A Darwinian theory of beauty: the many layers of beauty

A Darwinian theory of beauty: the many layers of beauty #MakeUpArtist #TDSvoices

For a couple of weeks now, we at TDS have been discussing make-up artists and  all things makeup. The makeup world is exciting because it touches on so many industries including fashion, TV, magazines and even theatre. In actuality for many, make-up is synonymous to beauty.

A Darwinian theory of beauty: the many layers of beauty #MakeUpArtist #TDSvoices

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However, as much as make-up is a wonderful tool for beauty and transformation, it does not define what beauty is. Make-up is and should be a facilitator, it helps a person outline certain features, for example, eyes with eyeliner and lips with lipstick. Nonetheless, what make-up should not be is a crutch, something you should depend on to feel beautiful.

These days, it is hard to define beauty without glancing at the media because the media is so deeply entrenched into our daily lives. Still, the sad thing about looking at the media to define beauty is that today’s media narrowly defines what is considered attractive. In most movies, shows, magazines, there are certain qualities that are considered beautiful, certain body shape, skin tone, hair texture and even eye color.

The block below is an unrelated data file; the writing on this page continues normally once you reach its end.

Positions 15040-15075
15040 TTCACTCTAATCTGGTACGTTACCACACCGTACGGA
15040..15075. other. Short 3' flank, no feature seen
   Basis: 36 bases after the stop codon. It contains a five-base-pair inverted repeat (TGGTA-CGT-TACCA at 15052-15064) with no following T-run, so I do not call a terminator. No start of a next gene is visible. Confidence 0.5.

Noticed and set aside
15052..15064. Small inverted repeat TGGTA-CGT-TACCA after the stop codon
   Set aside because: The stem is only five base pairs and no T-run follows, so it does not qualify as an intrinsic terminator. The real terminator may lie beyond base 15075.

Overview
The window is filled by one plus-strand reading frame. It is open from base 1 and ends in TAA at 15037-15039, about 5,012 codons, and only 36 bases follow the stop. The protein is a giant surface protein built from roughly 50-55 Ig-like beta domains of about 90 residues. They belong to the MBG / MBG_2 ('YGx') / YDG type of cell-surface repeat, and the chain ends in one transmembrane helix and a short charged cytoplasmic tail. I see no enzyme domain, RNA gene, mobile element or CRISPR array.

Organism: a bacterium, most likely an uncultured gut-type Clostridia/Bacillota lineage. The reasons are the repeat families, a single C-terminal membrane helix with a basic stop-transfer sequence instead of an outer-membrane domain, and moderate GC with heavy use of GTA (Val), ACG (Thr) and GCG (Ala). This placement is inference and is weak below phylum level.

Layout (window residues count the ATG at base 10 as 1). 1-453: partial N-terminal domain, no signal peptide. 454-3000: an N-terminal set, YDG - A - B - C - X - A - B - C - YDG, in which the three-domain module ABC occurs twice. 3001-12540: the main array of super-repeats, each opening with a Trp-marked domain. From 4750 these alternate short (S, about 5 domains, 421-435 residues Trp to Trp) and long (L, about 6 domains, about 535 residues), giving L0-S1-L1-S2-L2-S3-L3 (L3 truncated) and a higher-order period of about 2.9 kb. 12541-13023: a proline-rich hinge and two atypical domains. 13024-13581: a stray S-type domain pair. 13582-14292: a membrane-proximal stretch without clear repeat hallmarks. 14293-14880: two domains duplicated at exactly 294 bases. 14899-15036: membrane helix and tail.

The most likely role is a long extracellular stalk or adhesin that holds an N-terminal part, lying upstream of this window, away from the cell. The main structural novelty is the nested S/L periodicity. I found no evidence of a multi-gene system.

Thus, with our generation being constantly bombarded with these messages it is easy to understand why it is difficult for a plump, short, braces wearing girl to believe you when you tell her she is truly beautiful. It is not her fault, it is what the world shows her every day on television, in music videos and magazines. For her, beauty is the runway model, the Angelina Jolie, beauty does not look like her. Some might be tempted to tell her that, while some cultures might find Angelina Jolie beautiful, others might not, that ultimately, “beauty is in the eyes of the beholder.”  But is it that simple?

In order to better explain the complication of beauty and culturally-conditioned beauty, below is a TedTalk by the late Denis Dutton. Dutton was a philosopher and published author of “The Art Instinct,” who died in 2010.

In this TedTalk, which was filmed in 2010, he collaborated with animator Andrew Park to talk about a theory on beauty and not just of people, but art, music, movies and so forth. Dennis Dutton delivered a thought-provoking exploration of our perception of beauty and what it means to us humans.

Check out the talk:

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